Story of Three Turnarounds

The Detroit Three pursue three very different turnaround strategies

By Igor Holas


All three major domestic manufacturers are in the midst of major turnarounds, but while their ultimate goals are the same, their approaches to this turbulent process could not be more different: while Ford is paring the business down to a centrally managed core, GM has re-grouped to dissolve much of its central management, and Chrysler commenced its path to a potential merger with Nissan. These three strategies show the vastly different philosophies guiding the leadership of each company, and point to very different challenges faced by each.

General Motors

We shall begin with the biggest of the “three” – GM. In a radical move, GM announced last week creation of four “marketing channels.” Each one of these channels has its own “CEO,” product development, and marketing team. The four channels are: Cadillac-Saab-Hummer, Buick-GMC-Pontiac, Chevrolet, and Saturn. The first channel is supposed to market global premium brands, the second smaller-volume mid-level brands, leaving Chevrolet’s mass-volume, and Saturn’s import-image independent. Each channel semi-independently manage its own business, including having say in product development. To aid this functioning, GM has also dissolved or weakened many of its corporate-level departments, such as marketing.

Three years ago, while Wagoner was still fresh in his CEO seat, he ordered an audit of all GM brands and their sustainability. However, when the conclusion included the elimination of both Hummer and Saab, Wagoner decided to pursue a different path. GM kept all of its brands open, but embarked on a mission to make them run effectively all under the same umbrella organization. Having eight divisions might seem like a lot, but in a world of General Electric managing everything from light bulbs, to locomotives to national TV network, GM seems like a tiny, homogeneous organization; it just needs the tools to make it all work together. After years of planning, and with the experience of the Buick-GMC-Pontiac channel under its corporate belt, GM believes that this new strategy will work.

If this new structure is implemented properly it will return GM to the brand strategy essence of its heyday. Back then, GM managed independent and competing brands that were happy to piss each other off. Now, while we will not see the return of Pontiac or Chevrolet-specific engines, or Buick commercials taking cheap shots at Cadillac, we should see more independence between the channels. GM should once again become an organization of loosely related brands (channels) each run much like an independent company. Many fellow automotive journalists expressed worry that the new four-channel strategy will remain no more than a formality, leaving key product, marketing, and other decisions to global executives such as Wagoner, Lutz, and Welbrum. That worry is not unwarranted, but I am hopeful, GM is finally moving past its all-too meaningless divisional structure.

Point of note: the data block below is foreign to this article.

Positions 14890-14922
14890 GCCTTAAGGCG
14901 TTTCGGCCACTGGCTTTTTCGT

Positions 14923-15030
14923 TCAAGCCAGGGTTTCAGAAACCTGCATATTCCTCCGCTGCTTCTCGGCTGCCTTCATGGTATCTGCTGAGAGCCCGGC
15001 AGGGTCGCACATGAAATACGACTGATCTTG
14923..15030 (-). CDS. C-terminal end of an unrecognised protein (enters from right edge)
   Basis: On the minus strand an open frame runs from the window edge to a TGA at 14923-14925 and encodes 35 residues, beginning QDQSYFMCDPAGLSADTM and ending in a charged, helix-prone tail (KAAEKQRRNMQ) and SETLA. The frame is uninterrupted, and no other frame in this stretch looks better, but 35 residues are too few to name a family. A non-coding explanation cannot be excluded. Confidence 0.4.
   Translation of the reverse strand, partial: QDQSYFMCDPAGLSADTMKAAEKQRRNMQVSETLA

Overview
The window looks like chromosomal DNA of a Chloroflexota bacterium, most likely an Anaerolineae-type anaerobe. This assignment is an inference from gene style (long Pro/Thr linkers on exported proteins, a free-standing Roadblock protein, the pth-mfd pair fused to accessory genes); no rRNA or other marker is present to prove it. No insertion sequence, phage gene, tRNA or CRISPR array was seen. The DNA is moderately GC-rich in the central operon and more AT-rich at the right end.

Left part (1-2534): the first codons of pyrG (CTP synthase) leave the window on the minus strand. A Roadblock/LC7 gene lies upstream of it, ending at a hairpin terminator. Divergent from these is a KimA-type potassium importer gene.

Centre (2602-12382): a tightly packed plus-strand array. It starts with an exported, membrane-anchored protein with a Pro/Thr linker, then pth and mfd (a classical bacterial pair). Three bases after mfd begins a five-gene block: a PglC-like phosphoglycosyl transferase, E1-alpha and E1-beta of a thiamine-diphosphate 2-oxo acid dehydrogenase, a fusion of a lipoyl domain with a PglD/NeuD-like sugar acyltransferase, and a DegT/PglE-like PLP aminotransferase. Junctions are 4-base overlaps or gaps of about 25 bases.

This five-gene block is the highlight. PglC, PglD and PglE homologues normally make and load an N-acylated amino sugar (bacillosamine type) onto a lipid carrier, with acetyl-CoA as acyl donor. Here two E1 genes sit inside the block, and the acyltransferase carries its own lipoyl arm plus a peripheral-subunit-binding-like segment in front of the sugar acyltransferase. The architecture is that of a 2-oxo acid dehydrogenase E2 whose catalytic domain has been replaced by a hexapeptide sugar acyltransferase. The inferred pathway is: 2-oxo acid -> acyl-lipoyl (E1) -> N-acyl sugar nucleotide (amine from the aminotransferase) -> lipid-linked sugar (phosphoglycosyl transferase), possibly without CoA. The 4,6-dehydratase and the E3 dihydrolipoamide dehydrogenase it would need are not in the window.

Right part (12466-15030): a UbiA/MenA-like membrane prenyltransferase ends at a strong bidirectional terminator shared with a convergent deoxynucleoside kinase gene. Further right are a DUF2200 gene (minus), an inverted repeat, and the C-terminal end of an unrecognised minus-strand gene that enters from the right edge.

Ford Motor Company

Ford also began their turnaround saddled with too many brands, too many models, and too many dealers, but unlike GM, they did not attempt to make sense of the mess; instead they set out to simplify their business. With the hiring of Mulally in 2006, Ford Motor Company re-focused on the first word of its name: Ford. The Ford brand not only accounts for the lion’s share of the sales and revenue, but is also the key image-maker for the company. As such, Mulally declared the revival and revitalization of a strong global Ford brand the key priority. With this mindset everything else became secondary. Aston Martin, Jaguar, and Land Rover were sold so Ford does not have to spend time and energy worrying about them. Volvo is being pushed aside to a semi-independent Mazda-like status.

In the meantime, every part of Ford is becoming global: product development, purchasing, manufacturing, quality control, and marketing. Ford’s local chiefs are increasingly responsible for only market research, communication with dealers, and oversight of local personnel. In light of this new structure, Ford is also paring down its models and architectures and unifying similar vehicles globally. Within five years our Fiesta and Focus will be virtually identical to the Fiesta and Focus anywhere else in the world, and our Fusion will be a re-named Mondeo. Ford will eliminate its array of several locally-built small trucks into a single one, and eliminate many of the locally-developed models. All this reorganization also aims to eliminate duplicate staffing, and duplicate processes, creating one single, centrally managed global company.

The only anomaly to this system is in North America, where Lincoln and Mercury continue to exist as off-shoots of the Ford brand. Lincoln was made into a second corporate priority – being groomed for a targeted Buick-style global roll-out. Mercury continues merely surviving, relegated to the back burner for now, waiting for its chance to shine. According to internal sources, that time will come within four years, when Ford and Lincoln are stabilized and can function on cruise control.

Overall, Ford is very closely following Mulally’s “One Ford” mantra and globalizing every department. There is no more local product development, no more local manufacturing, no more local purchasing – all these functions were relegated to global-level departments that manage all the local branches of these functions.

Chrysler LLC

Finally, Chrysler LLC is moving in yet another direction. After GM and Ford publicly, and repeatedly, rejected the invitation to join the Renault-Nissan conglomerate, Chrysler has finally answered the call. According to internal and media sources, Cerberus, the new owner of Chrysler, sees the benefit in sharing products and technologies with outside partners and plans to pursue this strategy. Initially, Chrysler entered into a very limited agreement with Chinese Chery to produce subcompacts for Latin America and later for North America. More recently, Chrysler entered into a similar agreement with Nissan, agreeing to purchase re-badged compacts for the South American market. These steps made sense, as Latin America has a big thirst for inexpensive small cars, not always caring much about quality or features. These products rarely bring in profit, so using partners who can build them cheap enough (Chery), or already sell such cheap cars (Nissan) makes perfect sense.

Even more recently, however, Chrysler’s tie-up with Nissan became much more involved with addition of two new products. First, Nissan will develop a unique compact for Chrysler’s North American division. Nissan will build it in Japan and sell to Chrysler. Second, Nissan will be allowed to use Chrysler’s Ram truck frame and architecture to design replacement for the Titan full-size truck. Chrysler will then build this truck for Nissan in Mexico.